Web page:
It is essential that this fundamental unity, this linkage across the Atlantic, be maintained.
Long ago, Thucydides wrote that the Peloponnesians and their allies were mighty in battle but handicapped by an inability to agree on policy. In their deliberations, he reported, "They devote more time to the prosecution of their own purposes than to the consideration of the general welfare; each supposes that no harm will come of his own neglect, [and] that it is the business of others to do this or that—and so, as each separately entertains the same illusion, the common cause decays."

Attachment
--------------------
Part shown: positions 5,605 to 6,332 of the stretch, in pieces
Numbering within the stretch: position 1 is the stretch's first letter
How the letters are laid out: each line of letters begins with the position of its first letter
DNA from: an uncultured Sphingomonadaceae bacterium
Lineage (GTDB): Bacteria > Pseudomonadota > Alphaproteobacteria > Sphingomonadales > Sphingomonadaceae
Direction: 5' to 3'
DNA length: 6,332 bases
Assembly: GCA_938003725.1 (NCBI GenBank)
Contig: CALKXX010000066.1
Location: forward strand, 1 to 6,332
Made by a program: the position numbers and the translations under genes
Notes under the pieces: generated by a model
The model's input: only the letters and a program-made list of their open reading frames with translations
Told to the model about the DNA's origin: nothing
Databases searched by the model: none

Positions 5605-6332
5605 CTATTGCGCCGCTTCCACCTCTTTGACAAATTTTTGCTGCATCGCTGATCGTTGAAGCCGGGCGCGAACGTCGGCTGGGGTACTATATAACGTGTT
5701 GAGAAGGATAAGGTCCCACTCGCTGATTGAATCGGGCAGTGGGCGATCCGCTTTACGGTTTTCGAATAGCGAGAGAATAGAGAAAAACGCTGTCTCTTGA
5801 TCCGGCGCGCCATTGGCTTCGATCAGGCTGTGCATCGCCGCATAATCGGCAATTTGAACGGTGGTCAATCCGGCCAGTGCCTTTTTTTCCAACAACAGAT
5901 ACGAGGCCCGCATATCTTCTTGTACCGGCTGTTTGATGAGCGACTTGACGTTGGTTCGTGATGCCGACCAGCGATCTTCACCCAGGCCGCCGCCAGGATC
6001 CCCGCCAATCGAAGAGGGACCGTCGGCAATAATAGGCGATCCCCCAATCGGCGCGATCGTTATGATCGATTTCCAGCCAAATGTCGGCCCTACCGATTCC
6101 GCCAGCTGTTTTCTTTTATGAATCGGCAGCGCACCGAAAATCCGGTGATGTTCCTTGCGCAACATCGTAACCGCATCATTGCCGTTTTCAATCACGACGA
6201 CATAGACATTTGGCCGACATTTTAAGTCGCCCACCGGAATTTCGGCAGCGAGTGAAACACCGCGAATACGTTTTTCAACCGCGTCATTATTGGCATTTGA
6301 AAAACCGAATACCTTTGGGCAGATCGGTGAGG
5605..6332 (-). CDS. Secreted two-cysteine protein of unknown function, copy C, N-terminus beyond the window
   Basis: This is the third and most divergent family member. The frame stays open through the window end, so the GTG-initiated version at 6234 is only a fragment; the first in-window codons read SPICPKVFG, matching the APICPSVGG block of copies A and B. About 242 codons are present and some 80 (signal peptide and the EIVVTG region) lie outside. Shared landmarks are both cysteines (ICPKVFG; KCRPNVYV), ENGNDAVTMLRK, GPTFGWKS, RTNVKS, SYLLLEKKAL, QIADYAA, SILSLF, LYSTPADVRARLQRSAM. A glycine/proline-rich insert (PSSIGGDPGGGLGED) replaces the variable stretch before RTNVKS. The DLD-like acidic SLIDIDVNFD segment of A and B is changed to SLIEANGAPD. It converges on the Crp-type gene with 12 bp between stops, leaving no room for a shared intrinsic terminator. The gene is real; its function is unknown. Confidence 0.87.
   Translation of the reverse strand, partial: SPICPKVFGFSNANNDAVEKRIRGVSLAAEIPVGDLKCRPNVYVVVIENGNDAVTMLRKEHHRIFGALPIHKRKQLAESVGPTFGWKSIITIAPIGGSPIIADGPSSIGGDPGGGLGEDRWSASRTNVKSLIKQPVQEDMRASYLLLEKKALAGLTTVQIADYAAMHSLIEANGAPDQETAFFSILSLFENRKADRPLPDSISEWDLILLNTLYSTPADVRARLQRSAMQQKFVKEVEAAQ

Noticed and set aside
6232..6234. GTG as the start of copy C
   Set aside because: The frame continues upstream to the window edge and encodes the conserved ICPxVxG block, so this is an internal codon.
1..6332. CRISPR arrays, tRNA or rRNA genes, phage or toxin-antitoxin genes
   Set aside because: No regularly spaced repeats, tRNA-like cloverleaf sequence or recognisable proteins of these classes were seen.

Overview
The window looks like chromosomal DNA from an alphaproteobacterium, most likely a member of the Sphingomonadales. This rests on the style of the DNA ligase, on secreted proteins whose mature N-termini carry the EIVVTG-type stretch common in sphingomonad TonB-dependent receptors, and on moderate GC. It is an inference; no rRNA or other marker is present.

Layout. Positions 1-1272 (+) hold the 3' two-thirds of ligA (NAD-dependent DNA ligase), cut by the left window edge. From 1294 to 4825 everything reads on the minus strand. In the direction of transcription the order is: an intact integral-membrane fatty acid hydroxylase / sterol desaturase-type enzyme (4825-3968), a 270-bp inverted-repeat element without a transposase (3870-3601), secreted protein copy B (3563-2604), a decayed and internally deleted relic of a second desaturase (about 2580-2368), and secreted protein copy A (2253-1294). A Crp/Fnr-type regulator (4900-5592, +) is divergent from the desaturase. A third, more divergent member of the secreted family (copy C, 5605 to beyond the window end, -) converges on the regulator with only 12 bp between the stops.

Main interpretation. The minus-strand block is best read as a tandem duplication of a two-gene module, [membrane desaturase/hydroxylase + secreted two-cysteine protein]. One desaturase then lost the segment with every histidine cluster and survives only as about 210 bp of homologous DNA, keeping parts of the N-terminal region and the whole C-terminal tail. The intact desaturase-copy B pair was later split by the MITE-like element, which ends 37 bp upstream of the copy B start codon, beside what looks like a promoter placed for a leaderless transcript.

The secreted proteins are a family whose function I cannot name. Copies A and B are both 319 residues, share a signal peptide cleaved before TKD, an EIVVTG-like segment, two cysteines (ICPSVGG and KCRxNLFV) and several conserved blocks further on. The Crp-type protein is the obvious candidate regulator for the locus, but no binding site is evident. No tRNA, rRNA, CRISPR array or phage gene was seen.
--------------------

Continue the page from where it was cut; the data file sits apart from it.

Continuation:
It is our job to ensure that this does not happen to NATO. The world is still too dangerous. The role of our Alliance too vital. The cause of freedom too sacred.
NATO is composed of nations diverse in language, history and culture--but bound together by shared interests; sustained by the memory of unbearable sacrifice; and inspired by the vision of a Europe without walls, wholly at peace and fully free.
Let us go forward with confidence and determination to secure our interests, honor our heritage, and fulfill that bold vision. Thank you very much.